Moves in Gold & Silver Will Be 1970s on Stilts

Friday, May 10, 2019
By Paul Martin

By: Egon von Greyerz
Friday, 10 May 2019

My long standing target for gold of $10,000 in today’s money and much, much higher in inflationary terms, is now more probable than ever. But I hope it will never be achieved. When gold goes to $10,000, it won’t be under the same circumstances that we saw in the 1970s. Gold then went from $35 in 1971 to $850 in January 1980 – a 24x explosion in very different conditions.

In the 1970s we had high inflation, weakening currencies and recessions in most countries. I remember the time well. I lived in the UK and experienced in those days a global oil crisis, a coal miners’ strike and shortages of various products. In 1974, businesses could only operate with electricity for three days per week. I was involved in retailing with Dixons which later became the UK’s biggest consumer electronics retailer and a FTSE 100 company. We sold televisions and other electric products with candle light. The Dixons’ share price went down 94% (and so did my first options) although the company was always profitable and well financed. My first mortgage went to 21% for a period.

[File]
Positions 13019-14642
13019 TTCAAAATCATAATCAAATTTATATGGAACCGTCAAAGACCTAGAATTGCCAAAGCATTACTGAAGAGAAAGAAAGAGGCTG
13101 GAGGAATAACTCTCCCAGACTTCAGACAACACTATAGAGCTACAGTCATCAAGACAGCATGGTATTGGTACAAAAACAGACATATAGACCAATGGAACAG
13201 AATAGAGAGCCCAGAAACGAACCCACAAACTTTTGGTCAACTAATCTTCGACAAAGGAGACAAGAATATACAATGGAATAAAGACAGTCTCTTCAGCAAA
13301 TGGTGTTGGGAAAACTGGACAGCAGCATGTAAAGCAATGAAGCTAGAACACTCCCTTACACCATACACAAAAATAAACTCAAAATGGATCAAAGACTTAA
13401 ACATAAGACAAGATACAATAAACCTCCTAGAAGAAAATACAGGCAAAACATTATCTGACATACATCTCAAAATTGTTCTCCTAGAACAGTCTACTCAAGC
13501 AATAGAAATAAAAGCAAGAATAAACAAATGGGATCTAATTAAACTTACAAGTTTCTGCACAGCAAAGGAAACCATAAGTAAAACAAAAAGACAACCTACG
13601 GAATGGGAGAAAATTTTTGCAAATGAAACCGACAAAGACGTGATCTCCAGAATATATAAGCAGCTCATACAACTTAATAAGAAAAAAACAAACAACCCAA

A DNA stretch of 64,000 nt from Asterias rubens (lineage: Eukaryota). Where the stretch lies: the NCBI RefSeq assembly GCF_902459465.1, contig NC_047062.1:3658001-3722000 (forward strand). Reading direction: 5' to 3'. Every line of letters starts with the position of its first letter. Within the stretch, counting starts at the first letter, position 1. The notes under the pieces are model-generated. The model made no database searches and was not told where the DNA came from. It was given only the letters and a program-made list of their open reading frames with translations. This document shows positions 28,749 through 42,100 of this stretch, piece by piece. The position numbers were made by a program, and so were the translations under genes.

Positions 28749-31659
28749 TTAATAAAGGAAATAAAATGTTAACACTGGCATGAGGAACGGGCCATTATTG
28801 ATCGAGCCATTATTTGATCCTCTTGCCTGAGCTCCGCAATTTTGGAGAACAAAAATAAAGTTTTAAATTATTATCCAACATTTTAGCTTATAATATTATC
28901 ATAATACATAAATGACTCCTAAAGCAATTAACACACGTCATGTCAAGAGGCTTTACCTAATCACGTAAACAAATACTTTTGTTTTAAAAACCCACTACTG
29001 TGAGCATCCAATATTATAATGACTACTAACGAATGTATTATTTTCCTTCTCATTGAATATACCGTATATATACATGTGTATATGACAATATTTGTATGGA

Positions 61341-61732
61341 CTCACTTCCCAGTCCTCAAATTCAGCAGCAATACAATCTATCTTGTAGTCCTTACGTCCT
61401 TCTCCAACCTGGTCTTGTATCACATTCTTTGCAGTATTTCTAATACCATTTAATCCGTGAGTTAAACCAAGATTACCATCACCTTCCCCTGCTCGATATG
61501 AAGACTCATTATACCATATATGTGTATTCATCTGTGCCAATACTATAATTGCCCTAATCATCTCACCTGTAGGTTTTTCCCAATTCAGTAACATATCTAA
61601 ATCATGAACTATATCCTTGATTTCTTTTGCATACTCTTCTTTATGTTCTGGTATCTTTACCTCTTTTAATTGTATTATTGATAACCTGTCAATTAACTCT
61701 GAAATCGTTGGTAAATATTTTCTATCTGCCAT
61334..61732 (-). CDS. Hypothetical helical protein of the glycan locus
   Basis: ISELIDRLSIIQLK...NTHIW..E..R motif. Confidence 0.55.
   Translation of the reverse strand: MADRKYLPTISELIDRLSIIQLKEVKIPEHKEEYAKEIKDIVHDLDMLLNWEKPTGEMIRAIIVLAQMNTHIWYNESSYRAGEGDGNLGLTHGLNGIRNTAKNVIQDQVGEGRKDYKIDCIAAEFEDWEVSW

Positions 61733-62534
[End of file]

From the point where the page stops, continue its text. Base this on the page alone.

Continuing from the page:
I was fortunate to learn early what could happen to a country’s economy. Times were hard but there was no depression and most people had a job. What we must remember is that in August 1971 Nixon took away the gold backing of the dollar and that opened the floodgates for the credit creation and money printing that we are now in the final stages of. Gold’s massive surge in the 70s was primarily caused by double digit inflation and currency debasement.


US debt in 1971 was $400 billion which was 34% of GDP. Today US debt is 55x greater at $22 trillion and 105% of GDP.

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